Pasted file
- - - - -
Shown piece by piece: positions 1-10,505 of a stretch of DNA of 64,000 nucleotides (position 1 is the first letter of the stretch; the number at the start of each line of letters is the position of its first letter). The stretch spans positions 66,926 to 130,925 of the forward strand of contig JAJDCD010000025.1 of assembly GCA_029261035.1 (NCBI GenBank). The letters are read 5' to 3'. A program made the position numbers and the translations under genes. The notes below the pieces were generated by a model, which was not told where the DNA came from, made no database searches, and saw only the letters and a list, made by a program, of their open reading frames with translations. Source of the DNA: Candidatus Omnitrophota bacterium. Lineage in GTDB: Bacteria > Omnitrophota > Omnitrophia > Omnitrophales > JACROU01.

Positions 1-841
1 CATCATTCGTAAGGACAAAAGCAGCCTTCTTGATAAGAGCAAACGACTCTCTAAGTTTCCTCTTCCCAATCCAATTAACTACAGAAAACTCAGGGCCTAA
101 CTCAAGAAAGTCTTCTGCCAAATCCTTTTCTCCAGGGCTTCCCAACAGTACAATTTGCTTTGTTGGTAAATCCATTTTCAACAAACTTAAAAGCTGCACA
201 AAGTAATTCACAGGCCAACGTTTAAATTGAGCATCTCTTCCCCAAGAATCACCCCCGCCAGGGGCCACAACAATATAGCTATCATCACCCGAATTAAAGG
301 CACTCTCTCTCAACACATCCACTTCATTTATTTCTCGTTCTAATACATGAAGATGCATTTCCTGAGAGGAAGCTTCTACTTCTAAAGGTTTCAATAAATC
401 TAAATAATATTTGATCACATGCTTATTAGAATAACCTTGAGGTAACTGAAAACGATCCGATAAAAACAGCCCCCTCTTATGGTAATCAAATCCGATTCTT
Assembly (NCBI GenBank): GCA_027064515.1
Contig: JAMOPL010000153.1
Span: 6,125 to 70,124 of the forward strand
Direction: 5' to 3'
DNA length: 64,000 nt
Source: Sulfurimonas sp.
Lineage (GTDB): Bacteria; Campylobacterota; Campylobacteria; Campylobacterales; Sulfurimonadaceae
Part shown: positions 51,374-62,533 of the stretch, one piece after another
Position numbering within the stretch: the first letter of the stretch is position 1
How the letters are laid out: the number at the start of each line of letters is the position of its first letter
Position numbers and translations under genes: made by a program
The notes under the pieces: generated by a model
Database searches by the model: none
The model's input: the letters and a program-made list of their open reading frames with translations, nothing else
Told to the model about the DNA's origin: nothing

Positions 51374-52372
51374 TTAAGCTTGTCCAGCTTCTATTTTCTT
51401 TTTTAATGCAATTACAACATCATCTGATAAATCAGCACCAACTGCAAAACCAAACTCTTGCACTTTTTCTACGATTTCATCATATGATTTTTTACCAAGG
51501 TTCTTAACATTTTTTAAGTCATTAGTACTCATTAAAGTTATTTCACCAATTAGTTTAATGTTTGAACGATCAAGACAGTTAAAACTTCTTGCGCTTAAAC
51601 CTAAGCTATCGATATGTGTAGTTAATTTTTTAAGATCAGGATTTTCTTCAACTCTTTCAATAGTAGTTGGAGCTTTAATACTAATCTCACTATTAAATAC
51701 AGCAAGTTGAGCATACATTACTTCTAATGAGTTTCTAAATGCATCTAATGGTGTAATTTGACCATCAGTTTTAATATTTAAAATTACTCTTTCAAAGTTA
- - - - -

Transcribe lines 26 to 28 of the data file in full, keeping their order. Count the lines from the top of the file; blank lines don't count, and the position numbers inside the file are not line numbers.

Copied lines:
51501 TTCTTAACATTTTTTAAGTCATTAGTACTCATTAAAGTTATTTCACCAATTAGTTTAATGTTTGAACGATCAAGACAGTTAAAACTTCTTGCGCTTAAAC
51601 CTAAGCTATCGATATGTGTAGTTAATTTTTTAAGATCAGGATTTTCTTCAACTCTTTCAATAGTAGTTGGAGCTTTAATACTAATCTCACTATTAAATAC
51701 AGCAAGTTGAGCATACATTACTTCTAATGAGTTTCTAAATGCATCTAATGGTGTAATTTGACCATCAGTTTTAATATTTAAAATTACTCTTTCAAAGTTA